It’s no secret I’ve written a lot of stuff over the years…from comics to graphic novels to a whole lot of regular ol’ novels.
I suppose when you get right down to it, CRYPTOZOICA is my favorite book…and apparently it’s the favorite of a lot of other people, regardless of all those books I wrote in the OUTLANDERS and Deathlands series. It’s certainly been the best-reviewed of all my work.
In fact, CRYPTOZOICA was consistently ranked in the Top 20 of all ebooks on Amazon for the last couple of summers.
Since Jurassic World opens this weekend, the first outing in the film franchise in nearly 15 years, it’s an appropriate time to revisit my own version of “The Monster That Refused to Die.”
CRYPTOZOICA is my ode and homage to all the giant monster and Lost World books and movies I loved growing up, with my own unique spin on the whole thing.
Like the great Edgar Rice Burroughs reprints from the 1960s with the stunning Frazetta covers and interior illustrations, CRYPTOZOICA features stunning art by Jeff Slemons, in the grand tradition.
It’s funny now–funny peculiar, not funny ha-ha–how CRYPTOZOICA was almost one of the first hardcovers put out by a start-up publisher called Variance…then almost became a casualty of the mainstream publishing’s industry-wide meltdown in 2009.
I could go into more detail about being misled and outright lied to by the so-called editor of Variance when he cancelled our agreement basically on the eve of going to contracts…but suffice it to say, Variance is long gone, not fondly remembered and the so-called editor was, not long ago, cruising the internet and begging for work.
But–as the saying goes–I digress.
When my agent first shopped CRYPTOZOICA around, a couple of reasons given by editors for its rejection was its similarity to Jurassic Park.
Even if that assessment was true–which it wasn’t– I couldn’t see how a perceived similarity was a detriment…but this was a little before The Crash… and before the avalanche of Twilight and Hunger Games knock-offs became not just a publishing practice but a policy.
After the Variance debacle, I determined that rather than struggle through the smoking rubble of the publishing industry, I would choose a path I had heretofore sworn I would never walk…to self publish.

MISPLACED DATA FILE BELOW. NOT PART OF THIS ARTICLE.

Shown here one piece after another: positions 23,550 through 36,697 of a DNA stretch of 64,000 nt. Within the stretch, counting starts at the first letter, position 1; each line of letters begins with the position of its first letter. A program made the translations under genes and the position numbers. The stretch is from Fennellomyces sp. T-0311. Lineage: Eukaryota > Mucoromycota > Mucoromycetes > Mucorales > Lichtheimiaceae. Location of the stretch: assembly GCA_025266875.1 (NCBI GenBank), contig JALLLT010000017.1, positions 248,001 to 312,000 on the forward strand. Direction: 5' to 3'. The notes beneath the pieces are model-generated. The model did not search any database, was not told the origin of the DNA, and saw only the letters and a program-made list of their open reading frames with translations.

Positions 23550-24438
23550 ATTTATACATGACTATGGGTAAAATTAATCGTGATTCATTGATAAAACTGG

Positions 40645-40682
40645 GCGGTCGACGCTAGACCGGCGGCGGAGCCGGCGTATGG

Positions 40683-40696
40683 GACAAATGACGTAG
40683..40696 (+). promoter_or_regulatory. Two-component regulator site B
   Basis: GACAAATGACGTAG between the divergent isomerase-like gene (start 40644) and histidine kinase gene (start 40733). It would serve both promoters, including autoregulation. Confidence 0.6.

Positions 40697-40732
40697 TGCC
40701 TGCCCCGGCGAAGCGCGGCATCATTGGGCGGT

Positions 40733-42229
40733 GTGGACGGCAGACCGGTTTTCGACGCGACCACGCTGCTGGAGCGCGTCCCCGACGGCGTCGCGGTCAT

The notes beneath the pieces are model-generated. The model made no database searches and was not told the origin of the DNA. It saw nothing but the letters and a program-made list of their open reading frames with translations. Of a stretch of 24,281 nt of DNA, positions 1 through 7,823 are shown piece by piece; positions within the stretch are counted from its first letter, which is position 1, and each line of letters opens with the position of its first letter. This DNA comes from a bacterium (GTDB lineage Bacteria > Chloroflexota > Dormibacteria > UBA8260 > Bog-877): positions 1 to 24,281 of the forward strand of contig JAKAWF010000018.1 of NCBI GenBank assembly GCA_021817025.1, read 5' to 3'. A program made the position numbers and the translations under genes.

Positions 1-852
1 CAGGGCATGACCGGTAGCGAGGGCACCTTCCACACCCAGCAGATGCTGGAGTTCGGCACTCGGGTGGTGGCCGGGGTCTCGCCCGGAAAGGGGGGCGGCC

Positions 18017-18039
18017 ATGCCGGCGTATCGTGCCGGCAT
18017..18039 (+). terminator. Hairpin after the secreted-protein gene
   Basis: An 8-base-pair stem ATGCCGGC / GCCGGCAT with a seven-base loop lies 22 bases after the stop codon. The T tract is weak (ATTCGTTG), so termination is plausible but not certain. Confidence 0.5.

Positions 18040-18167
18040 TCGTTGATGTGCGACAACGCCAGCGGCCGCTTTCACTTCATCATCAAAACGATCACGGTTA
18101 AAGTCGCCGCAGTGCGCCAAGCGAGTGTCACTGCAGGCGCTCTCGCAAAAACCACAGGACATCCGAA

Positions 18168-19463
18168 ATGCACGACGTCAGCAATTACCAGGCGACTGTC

Like a lot of professional writers, I viewed self-publishing as vanity publishing…a last resort option for people too untalented to have their work accepted by the so-called “gatekeepers” of traditional publishing.
By 2010, this was no longer the case. Quite a number of my fellow mid-list novelists had seen their own careers seriously damaged by The Crash…and rather than take jobs flipping burgers, some of them decided to take matters into their own hands and self-publish.
When I made that decision with CRYPTOZOICA, I also decided to publish the book the way I wanted it to be–which meant it would be the kind of book I would love to have–with beautiful interior illustrations a great wraparound cover and lots of little grace notes.
I saw CRYPTOZOICA as a hardboiled kind of thriller, not the current military/techno/thriller type. I wanted it to be a little more primal, a little less point A to point B and a little more hands-on so I returned to an earlier school of thriller writing—Richard Prather, Donald Hamilton, John D. MacDonald and even Milton Caniff.
I wrote CRYPTOZOICA as if I were writing it for the old Gold Medal paperback original line—tough and hard-hitting characters…a story about greed and violence, of riches and sudden death and even of redemption. But cool…very jazz-cool. If the book had a soundtrack, it would be by Miles Davis.
When it came to the two main male characters, Tombstone Jack Kavanaugh and Augustus Crowe, my mind kept returning to a blurb from a sadly under-appreciated hardboiled detective film written by the late Robert Culp, called Hickey and Boggs. The blurb was: “They’re not cool, slick heroes…they’re worn, tough men. And that’s why they’re so dangerous.”
One of the problems with today’s so-called thrillers is that the heroes are often flatline in the personality department—almost generic, regardless of their ethnicity. They’re about as colorful as cold dishwater.
Some writers graft problems onto their protagonists which in my opinion makes them come off as a trifle ridiculous—“I may be a Ninja and an astronaut but I’m tortured by the fact my father is a gay rodeo clown.”
Those kind of superficial problems derive from watching too many After School Specials and they don’t define characters …they’re mere wrinkles. Long-time fans of my Outlanders series will recognize the basic template of the CRYPTOZOICA characters—
“Tombstone” Jack Kavanaugh, his partner Augustus Crowe, Bai Suzhen AKA Madame White Snake, Dr. Honore’ Roxton, Aubrey Belleau and of course the little gun-totin’ Maori “wild child” by the name of Mouzi, who seems to be everyone’s favorite.
It’s certainly a proven template…Outlanders has been consecutively published for over 18 years, a life-span shared by very few mass-market paperback original series.
CRYPTOZOICA is a lengthy book with a loose epic sweep. I’ve been working on a sequel for the last couple of years, but it’s not been easy topping myself.
So, rather than go into it more detail, check out these links:
My particular favorite is the rockin’, fast-paced book trailer, created by the beautiful and talented Melissa Martin-Ellis which features most of the awesome Jeff Slemons art that appears in the CRYPTOZOICA trade paperback edition.
Most book trailers that I have seen are rather sedate affairs with text floating around uninteresting backgrounds. Not this one, boy!
If you haven’t yet read CRYPTOZOICA, this is the perfect summer to do it, if I say so myself.
And I do!